IGN: You share the screen with so many accomplished actors - Christopher Lee, IanMcDiarmid. What did you learn from them?

Christiansen: I think learned the most from all the actors I’ve worked with from Ian, not because he’s here, but because it was just an eye-opening experience getting to sit in that opera scene with him and listen to him tell that story and what the subtly and still everything that he’s able to convey within that. I’d just sit there and shake my head and be like, ‘Ohhh, I’m not supposed to be shaking my head. Whoops.’ And he’s such a kind man and is willing to share his wisdom and help you when you ask for it. So, you know, I learned an awful lot.

IGN: Are there scenes you’re excited to see on the DVD? Did you keep any props from the film? If so, where?

Christiansen: I keep them in my closet just because it would be a little weird if they were out on display, like on a mantel or something. I don’t know. I mean there are lots of scenes that are cut. George films a lot and then through post-production, pares them down, truncates the story and gives it more focus. But I think for me we spent a couple of days in a big vat of water. They made this big water tank for this sort of water sequence, or sequence in which we were supposed to be in fuel, and that on the page and as we were doing it seemed like it was really cool so that’s something I’m looking forward to seeing first because it’s not in the movie.

IGN: How do you feel about the fact you now not only have an action figure, but can play yourself in a video game?

Christiansen: [I was excited about] the fact that I was going to have my own action figure. I was going to get to play myself in a video game - how cool was that? I mean, I personally have an older brother who was a fanatic and had all the action figures and memorabilia and so I was very aware of the merchandising aspect of being involved in these films and at the time was very excited about it. Now you know you can walk into a convenience store and see your face everywhere when the film is out - it’s a different story.

IGN: How doe the choreography you did for the game compare to what you undertook for the film?

Christiansen: It was just sort of good fun. They invited me up for a couple of days to help sort of shape the character in the video game. It was a fun group of guys all very excited that they make video games. And Nick Gillard, the fellow who choreographs the fights, came out as well. We just, you know, fought with light sabers for a couple of days and it was fun.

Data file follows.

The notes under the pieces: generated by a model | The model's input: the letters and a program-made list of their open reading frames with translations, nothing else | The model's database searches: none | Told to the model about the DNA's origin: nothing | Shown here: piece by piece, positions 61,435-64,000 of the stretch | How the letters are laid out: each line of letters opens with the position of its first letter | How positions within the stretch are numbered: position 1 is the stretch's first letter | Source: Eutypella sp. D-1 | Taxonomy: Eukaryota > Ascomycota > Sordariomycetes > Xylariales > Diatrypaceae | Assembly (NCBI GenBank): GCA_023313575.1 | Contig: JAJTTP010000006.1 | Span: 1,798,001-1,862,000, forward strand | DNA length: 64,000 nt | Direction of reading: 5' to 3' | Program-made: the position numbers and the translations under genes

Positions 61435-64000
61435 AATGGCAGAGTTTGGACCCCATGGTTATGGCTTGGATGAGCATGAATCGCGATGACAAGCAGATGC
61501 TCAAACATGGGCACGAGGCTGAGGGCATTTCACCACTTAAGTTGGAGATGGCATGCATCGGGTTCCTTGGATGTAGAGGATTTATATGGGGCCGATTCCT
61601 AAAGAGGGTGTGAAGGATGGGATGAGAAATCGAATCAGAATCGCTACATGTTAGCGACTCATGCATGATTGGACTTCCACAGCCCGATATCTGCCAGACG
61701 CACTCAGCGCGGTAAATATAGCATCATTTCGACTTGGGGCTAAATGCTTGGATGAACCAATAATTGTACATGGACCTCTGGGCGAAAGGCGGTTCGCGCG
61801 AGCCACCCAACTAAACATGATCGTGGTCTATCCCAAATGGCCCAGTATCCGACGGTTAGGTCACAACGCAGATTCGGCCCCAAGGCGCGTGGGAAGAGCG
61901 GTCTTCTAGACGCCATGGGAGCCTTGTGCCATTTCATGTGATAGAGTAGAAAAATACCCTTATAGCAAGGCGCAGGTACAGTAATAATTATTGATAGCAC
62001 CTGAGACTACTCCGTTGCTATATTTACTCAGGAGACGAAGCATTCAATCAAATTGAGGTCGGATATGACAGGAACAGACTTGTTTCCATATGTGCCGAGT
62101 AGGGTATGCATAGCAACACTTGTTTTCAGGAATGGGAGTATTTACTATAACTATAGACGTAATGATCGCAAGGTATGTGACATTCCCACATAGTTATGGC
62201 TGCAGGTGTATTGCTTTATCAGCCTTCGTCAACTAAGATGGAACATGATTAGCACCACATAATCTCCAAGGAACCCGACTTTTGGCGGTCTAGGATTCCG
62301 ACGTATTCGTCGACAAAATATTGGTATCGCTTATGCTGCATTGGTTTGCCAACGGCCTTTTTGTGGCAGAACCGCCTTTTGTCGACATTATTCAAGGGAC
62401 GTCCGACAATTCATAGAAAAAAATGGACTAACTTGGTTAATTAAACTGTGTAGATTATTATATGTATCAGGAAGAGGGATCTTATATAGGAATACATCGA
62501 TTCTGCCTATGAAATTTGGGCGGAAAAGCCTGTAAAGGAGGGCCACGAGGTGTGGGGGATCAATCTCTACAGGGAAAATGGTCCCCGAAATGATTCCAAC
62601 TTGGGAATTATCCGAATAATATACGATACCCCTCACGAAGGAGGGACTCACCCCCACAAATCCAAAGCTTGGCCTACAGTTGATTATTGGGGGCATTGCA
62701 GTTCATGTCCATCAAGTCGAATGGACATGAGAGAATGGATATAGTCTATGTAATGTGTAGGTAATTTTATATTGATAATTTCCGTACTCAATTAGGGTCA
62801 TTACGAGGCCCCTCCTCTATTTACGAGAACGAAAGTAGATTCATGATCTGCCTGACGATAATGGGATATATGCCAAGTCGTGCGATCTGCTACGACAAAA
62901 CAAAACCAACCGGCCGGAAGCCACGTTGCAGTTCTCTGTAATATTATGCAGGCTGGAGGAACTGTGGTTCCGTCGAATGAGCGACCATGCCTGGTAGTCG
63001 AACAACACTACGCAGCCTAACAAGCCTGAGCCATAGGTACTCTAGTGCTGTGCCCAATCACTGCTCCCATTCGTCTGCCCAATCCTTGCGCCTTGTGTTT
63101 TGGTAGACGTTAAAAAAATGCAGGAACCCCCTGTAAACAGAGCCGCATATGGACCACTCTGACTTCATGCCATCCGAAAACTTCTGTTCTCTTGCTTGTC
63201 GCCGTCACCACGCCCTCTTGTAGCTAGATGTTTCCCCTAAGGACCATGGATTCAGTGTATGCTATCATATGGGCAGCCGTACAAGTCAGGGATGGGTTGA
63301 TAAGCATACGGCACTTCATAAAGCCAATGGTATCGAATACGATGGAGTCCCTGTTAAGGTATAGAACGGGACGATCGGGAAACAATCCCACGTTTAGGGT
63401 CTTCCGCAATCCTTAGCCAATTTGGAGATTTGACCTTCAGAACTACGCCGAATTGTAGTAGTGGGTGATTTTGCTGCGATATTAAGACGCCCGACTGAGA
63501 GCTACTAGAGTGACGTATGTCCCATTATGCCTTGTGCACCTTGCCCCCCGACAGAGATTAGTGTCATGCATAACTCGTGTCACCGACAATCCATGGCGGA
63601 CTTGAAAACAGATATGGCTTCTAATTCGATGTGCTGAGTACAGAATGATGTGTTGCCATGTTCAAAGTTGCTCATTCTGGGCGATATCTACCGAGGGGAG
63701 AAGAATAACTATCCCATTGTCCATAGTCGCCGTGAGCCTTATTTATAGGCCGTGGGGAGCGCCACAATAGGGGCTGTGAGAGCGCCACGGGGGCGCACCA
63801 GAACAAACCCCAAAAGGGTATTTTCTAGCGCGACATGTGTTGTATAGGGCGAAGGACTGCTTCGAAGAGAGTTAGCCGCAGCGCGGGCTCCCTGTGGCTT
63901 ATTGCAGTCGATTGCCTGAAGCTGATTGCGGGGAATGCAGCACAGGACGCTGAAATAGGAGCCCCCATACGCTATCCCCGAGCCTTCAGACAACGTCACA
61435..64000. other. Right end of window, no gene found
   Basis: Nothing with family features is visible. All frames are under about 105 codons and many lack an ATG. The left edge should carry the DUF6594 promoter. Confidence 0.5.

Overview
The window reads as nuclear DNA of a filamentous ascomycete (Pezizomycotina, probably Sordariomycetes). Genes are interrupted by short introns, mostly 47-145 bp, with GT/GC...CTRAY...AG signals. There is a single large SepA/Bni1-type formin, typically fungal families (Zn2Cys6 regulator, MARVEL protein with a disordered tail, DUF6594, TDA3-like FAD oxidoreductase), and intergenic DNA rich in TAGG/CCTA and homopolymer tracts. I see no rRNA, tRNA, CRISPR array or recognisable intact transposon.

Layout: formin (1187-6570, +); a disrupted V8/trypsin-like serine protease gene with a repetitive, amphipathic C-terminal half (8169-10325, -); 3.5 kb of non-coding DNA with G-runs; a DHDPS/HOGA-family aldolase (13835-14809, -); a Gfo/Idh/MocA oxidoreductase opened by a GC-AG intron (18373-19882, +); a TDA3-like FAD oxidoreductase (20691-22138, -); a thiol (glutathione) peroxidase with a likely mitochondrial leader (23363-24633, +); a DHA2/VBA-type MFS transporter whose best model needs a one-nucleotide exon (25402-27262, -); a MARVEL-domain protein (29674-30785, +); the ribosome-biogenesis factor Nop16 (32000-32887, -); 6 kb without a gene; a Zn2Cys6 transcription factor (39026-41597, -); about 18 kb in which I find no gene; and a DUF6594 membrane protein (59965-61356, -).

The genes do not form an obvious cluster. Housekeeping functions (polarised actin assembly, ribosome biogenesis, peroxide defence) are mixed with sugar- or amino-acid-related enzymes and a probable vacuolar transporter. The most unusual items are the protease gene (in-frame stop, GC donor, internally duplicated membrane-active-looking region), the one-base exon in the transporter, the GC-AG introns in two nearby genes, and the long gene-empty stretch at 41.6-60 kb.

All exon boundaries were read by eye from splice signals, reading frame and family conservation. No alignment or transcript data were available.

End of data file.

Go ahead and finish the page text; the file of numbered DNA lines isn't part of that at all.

IGN: How do kids react when they meet you? Any plans to dress up as Vader from now on at Halloween?

Christiansen: Now I’ve got two characters that people can dress up as (laughs). I don’t know. I was expecting a different reaction, to be honest. Kids still are enamored with this hero and I would have thought it would have changed how they saw Anakin and maybe they would have been a little shy at first, but it really hasn’t changed anything. If anything they’re just more drawn to him. I still get little kids coming up to me wanting light saber training and I play along with it. I love it. But at Halloween, I sit home at Halloween now. I don’t go out. But when my mom calls me that there’s someone dressed up as Anakin, I’ll go to the door and give them their candy, which is fun.

IGN: Talk a little bit about preparing mentally versus physically for this role.

Christiansen: It was the physical preparation which was probably the most challenging. George asked me beforehand to put on some size - which I’ve since lost - but he wanted me to bulk up and to physically show the maturity that had taken place between the two films. And I did that over about a 3 month period before we started filming. That was just a very grueling schedule. Actually getting to execute it on set was just good fun. And working with Ian wasn’t really so much challenging as it was rewarding and easy, because it’s very easy when you’re acting with actors who give a lot and are as good as he is.

IGN: What kind of roles are you looking for now?

Christiansen: Ones that I haven’t done before. Ones that are going to challenge me and hopefully make me grow more as an actor and all that good stuff. I don’t know. I just finished a film called The Decameron which was very much a departure from what I’ve done in the past. It was more like a comedic thing. I’m about to start work on a film which is a psychological drama/thriller and it will be challenging as well. Honestly, it’s less about the character and more about the story. If I’m drawn to the story then I’ll find a way to play the character.

IGN: Actors have different reactions to how they carry Star Wars in their careers - some distance it, and some embrace it. Where do you think as the years go by Star Wars is going to fit in your heart?

Christiansen: It will always be very dear to my heart, without question. This has been like a wild ride for the past five years and, you know, has just dramatically impacted my life, 90% for the better. I don’t know. I cherish that and feel forever indebted to George for giving me the opportunity.